September 5, 2019

Monastery of the Prophet Zechariah in Grammos of Kastoria

The Monastery of the Prophet Zechariah is located 63 kilometers west of Kastoria, near the Greek-Albanian border, in the region of the Grammos mountain range, in a picturesque location, 1200 meters above sea level, in a village named after the monastery called Agiou Zacharia.

This hard to reach location was originally a monastic settlement established in the late 16th or early 17th century that evolved into a surrounding village, which in 1928 had 31 inhabitants, but during World War 2 it was completely abandoned.

The church of the monastery is a single room, arched with a dome and externally cruciform, while the narthex to the west of the church appears to be a later construction, from 1921, all stone-built and covered with slate roofs.

The octagonal dome of the temple is made of carved stone and on each side carries a blind arch in the window area, with a thin slit in the middle for illumination and the arches of the windows bear radially laid bricks, while a series of bricks erases the outside arc.

The temple has three arched windows at regular distances between them, on the south side of the temple, with the same thin slits that illuminate the interior slightly.

On the east side of the temple, high on the pediment, there is another similar slit without border.

There is also another in the center of the sanctuary that complement the lighting in the temple.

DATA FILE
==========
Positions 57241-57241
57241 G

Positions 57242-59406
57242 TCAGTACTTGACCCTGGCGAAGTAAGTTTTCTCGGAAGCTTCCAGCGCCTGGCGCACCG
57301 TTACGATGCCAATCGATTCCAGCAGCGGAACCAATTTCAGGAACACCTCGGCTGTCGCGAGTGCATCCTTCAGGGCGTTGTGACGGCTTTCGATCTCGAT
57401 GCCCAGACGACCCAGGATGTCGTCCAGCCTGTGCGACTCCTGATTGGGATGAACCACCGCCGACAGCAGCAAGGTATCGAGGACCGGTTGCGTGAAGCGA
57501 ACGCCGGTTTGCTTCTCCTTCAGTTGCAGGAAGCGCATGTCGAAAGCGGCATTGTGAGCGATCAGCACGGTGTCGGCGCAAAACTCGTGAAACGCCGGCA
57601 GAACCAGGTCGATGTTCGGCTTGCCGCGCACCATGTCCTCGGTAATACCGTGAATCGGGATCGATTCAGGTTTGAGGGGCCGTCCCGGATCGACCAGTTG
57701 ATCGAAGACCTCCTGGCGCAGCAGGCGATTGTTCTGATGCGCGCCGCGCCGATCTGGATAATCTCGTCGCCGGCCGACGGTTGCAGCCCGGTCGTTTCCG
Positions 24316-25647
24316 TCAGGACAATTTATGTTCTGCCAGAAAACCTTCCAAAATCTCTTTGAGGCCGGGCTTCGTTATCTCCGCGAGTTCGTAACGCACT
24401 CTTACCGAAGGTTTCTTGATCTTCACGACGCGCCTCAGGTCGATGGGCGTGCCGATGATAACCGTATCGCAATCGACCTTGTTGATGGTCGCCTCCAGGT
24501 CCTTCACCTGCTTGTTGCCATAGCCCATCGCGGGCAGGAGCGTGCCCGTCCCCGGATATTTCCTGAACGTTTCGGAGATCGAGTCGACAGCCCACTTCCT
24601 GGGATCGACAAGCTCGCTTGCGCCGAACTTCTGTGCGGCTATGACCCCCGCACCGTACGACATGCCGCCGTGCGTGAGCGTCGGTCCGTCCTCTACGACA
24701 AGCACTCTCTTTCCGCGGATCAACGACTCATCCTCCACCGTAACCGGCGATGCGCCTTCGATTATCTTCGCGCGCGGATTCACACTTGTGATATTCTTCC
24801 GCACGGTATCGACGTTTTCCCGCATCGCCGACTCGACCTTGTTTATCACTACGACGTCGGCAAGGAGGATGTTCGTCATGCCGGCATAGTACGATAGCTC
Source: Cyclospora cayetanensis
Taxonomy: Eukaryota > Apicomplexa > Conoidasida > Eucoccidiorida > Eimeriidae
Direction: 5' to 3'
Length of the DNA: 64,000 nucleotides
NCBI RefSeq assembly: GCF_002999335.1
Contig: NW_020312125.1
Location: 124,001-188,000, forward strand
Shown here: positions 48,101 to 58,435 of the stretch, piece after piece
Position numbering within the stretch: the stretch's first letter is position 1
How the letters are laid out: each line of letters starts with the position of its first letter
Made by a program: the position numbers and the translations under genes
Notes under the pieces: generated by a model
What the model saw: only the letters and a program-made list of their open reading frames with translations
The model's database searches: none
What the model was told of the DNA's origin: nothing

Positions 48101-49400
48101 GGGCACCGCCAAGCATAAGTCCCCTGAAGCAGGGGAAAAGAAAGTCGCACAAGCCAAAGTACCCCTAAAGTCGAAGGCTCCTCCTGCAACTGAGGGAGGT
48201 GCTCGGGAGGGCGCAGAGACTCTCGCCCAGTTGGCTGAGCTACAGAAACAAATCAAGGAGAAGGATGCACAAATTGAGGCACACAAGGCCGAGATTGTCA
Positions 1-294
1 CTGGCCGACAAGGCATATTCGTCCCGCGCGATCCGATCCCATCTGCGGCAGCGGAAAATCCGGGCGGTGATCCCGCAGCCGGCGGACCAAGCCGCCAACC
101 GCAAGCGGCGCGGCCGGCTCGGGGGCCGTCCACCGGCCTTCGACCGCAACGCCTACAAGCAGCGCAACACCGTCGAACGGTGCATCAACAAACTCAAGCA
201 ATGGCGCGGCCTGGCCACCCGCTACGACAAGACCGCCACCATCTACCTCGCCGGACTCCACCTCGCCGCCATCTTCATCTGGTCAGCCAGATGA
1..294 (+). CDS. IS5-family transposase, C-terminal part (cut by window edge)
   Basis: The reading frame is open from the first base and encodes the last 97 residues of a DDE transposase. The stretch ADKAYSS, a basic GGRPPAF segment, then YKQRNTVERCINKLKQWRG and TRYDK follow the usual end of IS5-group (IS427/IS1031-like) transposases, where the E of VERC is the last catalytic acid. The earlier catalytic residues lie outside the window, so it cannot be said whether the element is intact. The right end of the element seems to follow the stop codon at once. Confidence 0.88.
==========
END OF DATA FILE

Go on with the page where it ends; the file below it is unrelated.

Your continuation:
Another window, probably opened later, is on the south side of the temple.

Above the lintel of the entrance to the temple, there is an inscription that is unfortunately very damaged and only a few words can be read, most with great difficulty, which certainly bear witness to the inscription, but they are not enough to draw any conclusions.

In the place of the inscription where the date should have been, it is completely destroyed.

For the possible dating of this monument only some morphological elements could help us, including:

* Absolute lack of sculptural decoration, there is not a single element, which is also due to financial hardship in times of slavery.

* Lack of brick decoration, as there are only four brick belts and some bricks in the arches of the windows only in the nave of the sanctuary.

* Use of masonry except for the dome and the arch of the sanctuary.

* The lighting fixtures of the temple, which are confined to narrow slits, instead of windows, with a wider opening in the interior, which helped fighters to capture a view in battle.

The above indicates that it probably dates to the Turkish occupation, which is further confirmed by the frescoes inside that date to this time, though it is diffuclt to be accurate with their dating due to the smoke and salts.

The church celebrates Great Vespers and a Divine Liturgy every year on the feast of the Prophet Zechariah, the father of John the Baptist, which is September 5th.